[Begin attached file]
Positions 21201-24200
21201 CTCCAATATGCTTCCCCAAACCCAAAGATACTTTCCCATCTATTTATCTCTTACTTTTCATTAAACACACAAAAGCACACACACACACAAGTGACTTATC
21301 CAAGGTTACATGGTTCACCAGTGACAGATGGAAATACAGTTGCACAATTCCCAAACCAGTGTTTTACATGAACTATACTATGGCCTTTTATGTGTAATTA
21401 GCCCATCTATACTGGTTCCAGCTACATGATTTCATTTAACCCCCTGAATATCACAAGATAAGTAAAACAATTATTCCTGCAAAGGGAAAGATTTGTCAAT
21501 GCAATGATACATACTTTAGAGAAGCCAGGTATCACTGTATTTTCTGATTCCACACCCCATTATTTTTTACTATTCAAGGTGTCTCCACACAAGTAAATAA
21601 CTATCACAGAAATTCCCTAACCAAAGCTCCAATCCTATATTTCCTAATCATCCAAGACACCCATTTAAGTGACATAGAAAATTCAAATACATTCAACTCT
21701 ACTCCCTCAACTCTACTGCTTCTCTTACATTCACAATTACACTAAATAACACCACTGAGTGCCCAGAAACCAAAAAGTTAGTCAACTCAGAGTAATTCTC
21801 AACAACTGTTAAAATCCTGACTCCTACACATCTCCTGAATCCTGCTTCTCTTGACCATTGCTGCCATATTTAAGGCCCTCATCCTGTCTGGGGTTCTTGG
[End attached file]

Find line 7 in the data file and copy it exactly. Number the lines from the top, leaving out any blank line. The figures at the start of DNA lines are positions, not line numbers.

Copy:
21701 ACTCCCTCAACTCTACTGCTTCTCTTACATTCACAATTACACTAAATAACACCACTGAGTGCCCAGAAACCAAAAAGTTAGTCAACTCAGAGTAATTCTC